Clarissa Goenawan‘s second novel The Perfect World of Miwako Sumida may tread familiar ground for her fans. While Goenawan is an Indonesian-born Singaporean writer, both this and her debut novel Rainbirds are set in Tokyo. Perhaps it is only fitting, then, that Sharlene Teo compares Goenawan’s writing to that of Japanese writer Haruki Murakami, calling this novel a ‘whydunit’ in her quote on the book’s cover.
A slightly more direct comparison is Anna North‘s 2015 novel, The Life and Death of Sophie Stark, in which a character is examined from multiple perspectives by those who knew her after her death, but is never allowed to speak for herself. This synopsis could be applied to both novels without alteration, and it’s not a spoiler to make such a comparison. The suicide of Miwako Sumida is contained in the first line of the book’s blurb.
The Perfect World of Miwako Sumida comprises of three parts. The first, told in first person, is in the voice of Ryusei Yanagi, a young man who meets Miwako on a group date with some college friends, and finds deep companionship with her. But despite his repeated attempts to make Miwako his girlfriend, he is repeatedly rebuffed. Hopelessly in love with Miwako, he recounts their time together, and especially the time the two of them spent working with Ryusei’s older sister Fumi, called Fumi-nee (meaning older sister.)
Miwako quickly understands not only that Fumi is a transgender woman, but connects with Fumi’s way of thinking about her place in the world and her feelings about herself on a level that Ryusei had previously been unable to comprehend. This uncanny ability to read people as she reads romance novels, as well as her sometimes startling bluntness, are some of the things which attract Ryusei to Miwako. At times, however, the attraction he feels to a woman who is described as plain, prickly and unpleasant feels inauthentic, and only feeds into the manic pixie dream girl trope.
The second and third points of view in the novel are told in third person. The second section is from the point of view of Chie, Miwako’s best friend from high school. It covers the trip Chie and Ryusei take to visit the last place where Miwako went. Chie also recounts the origins of her friendship with Miwako, taking the reader into a slightly voyeuristic space where schoolgirls write and publish anonymous diaries.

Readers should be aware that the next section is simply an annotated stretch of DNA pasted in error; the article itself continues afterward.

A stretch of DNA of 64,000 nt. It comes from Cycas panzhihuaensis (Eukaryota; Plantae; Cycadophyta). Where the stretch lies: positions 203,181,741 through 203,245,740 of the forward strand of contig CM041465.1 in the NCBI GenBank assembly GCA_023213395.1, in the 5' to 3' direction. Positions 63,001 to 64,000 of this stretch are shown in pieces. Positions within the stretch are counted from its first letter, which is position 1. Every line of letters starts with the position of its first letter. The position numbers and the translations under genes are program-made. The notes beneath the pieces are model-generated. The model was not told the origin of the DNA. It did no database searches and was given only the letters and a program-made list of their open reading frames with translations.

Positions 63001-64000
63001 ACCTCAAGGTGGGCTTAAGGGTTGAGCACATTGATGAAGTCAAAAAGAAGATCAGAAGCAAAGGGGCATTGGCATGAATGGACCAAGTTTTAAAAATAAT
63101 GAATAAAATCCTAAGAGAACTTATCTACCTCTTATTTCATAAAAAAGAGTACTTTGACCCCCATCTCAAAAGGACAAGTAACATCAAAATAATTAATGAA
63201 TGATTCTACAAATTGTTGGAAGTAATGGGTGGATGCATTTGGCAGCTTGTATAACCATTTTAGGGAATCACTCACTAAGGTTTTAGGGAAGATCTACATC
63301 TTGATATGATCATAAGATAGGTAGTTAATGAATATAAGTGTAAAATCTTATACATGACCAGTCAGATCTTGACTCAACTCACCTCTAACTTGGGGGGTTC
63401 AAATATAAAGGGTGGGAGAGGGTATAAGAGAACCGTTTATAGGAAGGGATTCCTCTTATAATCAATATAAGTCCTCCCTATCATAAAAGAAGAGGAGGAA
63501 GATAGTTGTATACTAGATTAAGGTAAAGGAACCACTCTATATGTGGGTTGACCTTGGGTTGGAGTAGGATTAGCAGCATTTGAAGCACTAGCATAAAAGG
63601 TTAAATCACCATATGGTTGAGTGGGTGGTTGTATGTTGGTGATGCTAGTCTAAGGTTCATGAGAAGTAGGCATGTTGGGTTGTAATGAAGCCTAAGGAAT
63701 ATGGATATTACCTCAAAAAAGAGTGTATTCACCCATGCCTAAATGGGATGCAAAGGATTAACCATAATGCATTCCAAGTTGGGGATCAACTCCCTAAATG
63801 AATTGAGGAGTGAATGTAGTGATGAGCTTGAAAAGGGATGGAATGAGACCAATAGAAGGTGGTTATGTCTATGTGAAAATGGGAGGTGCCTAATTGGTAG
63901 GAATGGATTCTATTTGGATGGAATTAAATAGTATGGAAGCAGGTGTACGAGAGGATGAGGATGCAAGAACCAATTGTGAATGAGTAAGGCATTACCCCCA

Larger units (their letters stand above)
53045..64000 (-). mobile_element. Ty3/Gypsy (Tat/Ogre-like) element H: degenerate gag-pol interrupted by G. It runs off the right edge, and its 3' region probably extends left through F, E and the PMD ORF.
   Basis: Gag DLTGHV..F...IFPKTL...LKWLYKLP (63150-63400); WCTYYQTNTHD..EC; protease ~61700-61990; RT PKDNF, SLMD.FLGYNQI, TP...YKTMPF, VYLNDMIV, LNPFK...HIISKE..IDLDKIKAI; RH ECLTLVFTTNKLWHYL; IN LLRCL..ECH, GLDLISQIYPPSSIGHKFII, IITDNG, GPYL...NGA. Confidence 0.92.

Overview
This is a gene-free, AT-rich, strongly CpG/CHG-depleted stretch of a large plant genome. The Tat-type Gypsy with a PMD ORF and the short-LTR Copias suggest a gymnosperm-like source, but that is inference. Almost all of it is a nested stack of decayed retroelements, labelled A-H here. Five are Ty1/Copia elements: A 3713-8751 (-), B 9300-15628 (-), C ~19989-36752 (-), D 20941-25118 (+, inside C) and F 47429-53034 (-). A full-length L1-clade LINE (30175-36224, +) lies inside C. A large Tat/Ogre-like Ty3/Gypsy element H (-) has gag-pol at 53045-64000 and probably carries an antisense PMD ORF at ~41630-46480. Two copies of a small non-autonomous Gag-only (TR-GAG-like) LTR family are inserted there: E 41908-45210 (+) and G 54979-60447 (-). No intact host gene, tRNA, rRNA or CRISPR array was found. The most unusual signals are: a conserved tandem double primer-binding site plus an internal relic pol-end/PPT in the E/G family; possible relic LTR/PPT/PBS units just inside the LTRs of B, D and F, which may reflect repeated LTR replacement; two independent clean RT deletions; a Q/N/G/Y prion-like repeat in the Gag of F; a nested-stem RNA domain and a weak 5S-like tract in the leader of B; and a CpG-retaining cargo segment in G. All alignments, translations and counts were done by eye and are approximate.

Chie and Miwako are both writing such diaries, and each one of them has a public persona and a diary persona. But, while Chie finds that she has begun to morph into the more popular and outgoing Chiyo personality that she has been writing, Miwako’s public face is the one which is false, as she is hiding a dark secret. It through Chie’s eyes and later, through the eyes of Fumi-nee that the reader begins to piece together what this may be.
The inclusion of Fumi-nee as a narrator is an odd choice, given she hardly knew Miwako other than as her brother’s friend. It is in this portion of the book where the Murakami comparison makes the most sense. Taking on an almost magical realist tone, Fumi-nee’s section oscillates between the weeks after Miwako’s death, as a young man named Eiji turns up at her studio, and her own school days which run in parallel to Chie and Miwako’s own. Themes of identity, the legacy of bullying and family come together in this final section, and strengthen the overall meaning of a book which often treads familiar ground.
Ultimately very readable and enjoyable, this is a novel which is occasionally let down by stilted and false-sounding dialogue. Dealing with trauma, abuse, suicide and gender dysmorphia, The Perfect World of Miwako Sumida will not be for everyone. But, will be sure to find some readers who love it fanatically – particularly among those who love authentic Japanese settings.
THREE STARS (OUT OF FIVE)
Clarissa Goenawan’s The Perfect World of Miwako Sumida is out now, published by Scribe Publications.
Grab your copy from Booktopia HERE.